Smith’s Island in Apalachee Bay barely projects above the high tide line. It is almost entirely salt marsh, with only a few cabbage palms and Spanish bayonet near one end. This minimal presence belies the island’s importance ecologically, as a few local biologists and residents know well. For numerous coastal bird species, Smith’s Island is a rookery – a hotspot for coastal bird breeding. An annual nest census conducted by St. Marks National Wildlife Refuge biologists has recorded as many as 1,500 nests there each season.
Protecting an important island such as this has been a top priority for a long time. Several years ago the Apalachee Land Conservancy, a 501.c.3 conservation partner, was fortunate to receive by donation a 50 percent undivided interest in the island, but was unable to secure the other 50 percent interest, which was in private hands.
John Whitton had known about the importance of Smith’s Island as a coastal bird rookery for a long time, and loved to watch the birds there from his deck. So, when he learned that the half of the island that was in private hands might be available for sale, this long-time refuge volunteer and member of the Friends of the St. Marks Wildlife Refuge stepped forward to contribute $5,000 toward its purchase.
John’s generosity was contagious. Almost immediately the refuge Friends group matched his gift, plus agreed to cover closing costs, and another conservation partner, the Florida Audubon Society, stepped up to match John’s $5,000 gift. Last March this combination of funds allowed purchase by the refuge Friends group of the 50 percent interest in Smith’s Island that was privately owned. And the ball didn’t stop there! Just last month the Apalachee Land Conservancy donated their half of the island to our Friends group.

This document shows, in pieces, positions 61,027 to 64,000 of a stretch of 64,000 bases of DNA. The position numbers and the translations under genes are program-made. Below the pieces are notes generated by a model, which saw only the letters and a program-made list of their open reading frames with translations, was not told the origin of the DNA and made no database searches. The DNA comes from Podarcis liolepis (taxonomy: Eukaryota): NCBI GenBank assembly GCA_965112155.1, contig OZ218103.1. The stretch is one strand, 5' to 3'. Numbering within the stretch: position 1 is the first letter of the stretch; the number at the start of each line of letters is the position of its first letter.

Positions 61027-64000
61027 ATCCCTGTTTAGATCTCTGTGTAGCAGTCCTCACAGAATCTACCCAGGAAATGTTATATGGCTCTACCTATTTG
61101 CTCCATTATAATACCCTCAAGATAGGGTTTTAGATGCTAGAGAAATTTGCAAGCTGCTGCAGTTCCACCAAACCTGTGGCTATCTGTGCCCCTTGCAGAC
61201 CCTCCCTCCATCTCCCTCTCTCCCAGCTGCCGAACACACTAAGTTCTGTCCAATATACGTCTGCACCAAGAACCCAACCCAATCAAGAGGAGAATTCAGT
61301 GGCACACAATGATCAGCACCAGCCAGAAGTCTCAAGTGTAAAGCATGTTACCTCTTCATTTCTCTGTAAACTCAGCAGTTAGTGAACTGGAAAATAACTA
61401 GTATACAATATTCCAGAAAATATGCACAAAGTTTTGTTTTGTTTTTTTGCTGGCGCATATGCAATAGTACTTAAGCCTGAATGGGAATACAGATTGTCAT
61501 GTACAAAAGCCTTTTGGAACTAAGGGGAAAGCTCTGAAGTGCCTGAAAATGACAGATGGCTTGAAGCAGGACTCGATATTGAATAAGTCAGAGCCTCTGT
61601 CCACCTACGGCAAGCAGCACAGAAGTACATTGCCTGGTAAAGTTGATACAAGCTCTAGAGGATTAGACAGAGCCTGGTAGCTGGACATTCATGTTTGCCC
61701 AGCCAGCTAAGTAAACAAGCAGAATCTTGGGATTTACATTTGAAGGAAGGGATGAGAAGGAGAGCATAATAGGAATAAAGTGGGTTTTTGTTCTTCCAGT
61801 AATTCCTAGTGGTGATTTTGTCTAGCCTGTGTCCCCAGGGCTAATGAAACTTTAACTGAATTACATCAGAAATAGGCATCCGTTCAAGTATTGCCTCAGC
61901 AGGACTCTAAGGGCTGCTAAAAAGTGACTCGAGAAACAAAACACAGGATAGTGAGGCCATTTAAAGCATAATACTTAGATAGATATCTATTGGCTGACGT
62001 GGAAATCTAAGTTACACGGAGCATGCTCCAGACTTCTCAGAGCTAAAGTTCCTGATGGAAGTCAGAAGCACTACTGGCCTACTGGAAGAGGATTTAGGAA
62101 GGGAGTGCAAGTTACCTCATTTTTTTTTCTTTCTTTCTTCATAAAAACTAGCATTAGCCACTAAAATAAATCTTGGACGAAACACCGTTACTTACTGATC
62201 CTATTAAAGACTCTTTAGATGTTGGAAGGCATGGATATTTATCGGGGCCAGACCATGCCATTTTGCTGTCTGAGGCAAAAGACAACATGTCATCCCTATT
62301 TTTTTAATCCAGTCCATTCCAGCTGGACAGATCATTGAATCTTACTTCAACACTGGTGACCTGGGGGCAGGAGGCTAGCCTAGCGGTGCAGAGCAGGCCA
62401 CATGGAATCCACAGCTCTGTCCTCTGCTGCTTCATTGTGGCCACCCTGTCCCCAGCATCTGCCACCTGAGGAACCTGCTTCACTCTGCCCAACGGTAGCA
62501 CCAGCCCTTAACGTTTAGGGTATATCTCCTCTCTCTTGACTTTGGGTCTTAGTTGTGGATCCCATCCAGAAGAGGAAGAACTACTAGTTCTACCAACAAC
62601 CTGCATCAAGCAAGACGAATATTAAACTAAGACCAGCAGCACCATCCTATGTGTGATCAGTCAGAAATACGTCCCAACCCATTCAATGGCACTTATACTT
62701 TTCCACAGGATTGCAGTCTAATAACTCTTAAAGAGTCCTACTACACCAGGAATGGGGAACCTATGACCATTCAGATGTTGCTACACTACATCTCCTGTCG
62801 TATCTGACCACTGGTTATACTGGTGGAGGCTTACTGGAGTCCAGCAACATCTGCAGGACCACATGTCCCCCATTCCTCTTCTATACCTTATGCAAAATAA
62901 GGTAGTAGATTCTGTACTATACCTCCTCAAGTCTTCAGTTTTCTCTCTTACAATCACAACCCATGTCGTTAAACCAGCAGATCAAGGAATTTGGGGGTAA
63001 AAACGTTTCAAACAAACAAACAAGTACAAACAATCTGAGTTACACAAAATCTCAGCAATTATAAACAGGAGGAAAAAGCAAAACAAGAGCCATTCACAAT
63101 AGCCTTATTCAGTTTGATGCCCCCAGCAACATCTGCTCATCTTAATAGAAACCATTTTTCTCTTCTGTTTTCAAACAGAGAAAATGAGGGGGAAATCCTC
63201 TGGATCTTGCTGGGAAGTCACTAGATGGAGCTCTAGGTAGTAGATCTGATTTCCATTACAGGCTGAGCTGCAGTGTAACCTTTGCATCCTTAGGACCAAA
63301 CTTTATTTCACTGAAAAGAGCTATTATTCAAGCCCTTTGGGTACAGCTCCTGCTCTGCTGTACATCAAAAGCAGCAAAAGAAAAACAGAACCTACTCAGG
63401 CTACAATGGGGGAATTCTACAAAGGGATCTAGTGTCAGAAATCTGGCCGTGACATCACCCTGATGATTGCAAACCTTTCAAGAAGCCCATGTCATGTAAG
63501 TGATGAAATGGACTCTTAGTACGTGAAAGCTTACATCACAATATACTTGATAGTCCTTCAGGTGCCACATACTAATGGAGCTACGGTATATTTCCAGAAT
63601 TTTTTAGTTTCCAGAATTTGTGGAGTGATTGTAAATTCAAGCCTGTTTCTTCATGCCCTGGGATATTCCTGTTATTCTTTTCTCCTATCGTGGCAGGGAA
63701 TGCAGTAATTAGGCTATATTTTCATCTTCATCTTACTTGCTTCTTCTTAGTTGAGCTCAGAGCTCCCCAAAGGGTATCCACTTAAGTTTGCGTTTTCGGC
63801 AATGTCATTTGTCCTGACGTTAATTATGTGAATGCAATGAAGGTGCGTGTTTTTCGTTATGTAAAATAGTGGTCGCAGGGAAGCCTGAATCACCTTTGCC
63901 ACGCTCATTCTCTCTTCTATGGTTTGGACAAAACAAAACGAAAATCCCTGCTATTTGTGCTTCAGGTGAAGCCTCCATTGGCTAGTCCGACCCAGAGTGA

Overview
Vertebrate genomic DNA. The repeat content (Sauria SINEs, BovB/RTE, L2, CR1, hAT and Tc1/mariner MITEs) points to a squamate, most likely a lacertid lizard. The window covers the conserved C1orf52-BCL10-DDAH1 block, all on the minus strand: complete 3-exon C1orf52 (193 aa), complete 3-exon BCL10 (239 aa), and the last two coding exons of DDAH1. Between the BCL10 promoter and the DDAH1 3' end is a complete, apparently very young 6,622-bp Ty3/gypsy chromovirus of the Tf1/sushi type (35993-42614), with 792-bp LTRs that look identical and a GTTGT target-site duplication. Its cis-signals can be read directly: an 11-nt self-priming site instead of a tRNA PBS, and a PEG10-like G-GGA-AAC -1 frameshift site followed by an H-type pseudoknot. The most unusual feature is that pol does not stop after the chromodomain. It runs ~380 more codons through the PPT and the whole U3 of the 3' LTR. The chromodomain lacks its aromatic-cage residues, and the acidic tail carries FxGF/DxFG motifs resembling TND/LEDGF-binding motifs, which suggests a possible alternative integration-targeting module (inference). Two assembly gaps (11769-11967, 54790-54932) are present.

With all the pieces of Smith’s Island now combined under one owner, the Friends of St. Marks Wildlife Refuge is transferring all 20 acres of Smith’s Island to the U.S. Fish and Wildlife Service. Now all of the island, and all of its nesting birds, will be protected in perpetuity as part of the St. Marks National Wildlife Refuge.
An important component of this good news story is the partnerships that were activated among several conservation organizations in our region. And, of course, we thank the Alpha Langston Sumner family, whose willingness to sell their interest in Smith’s Island has insured its protection for future generations of coastal birds.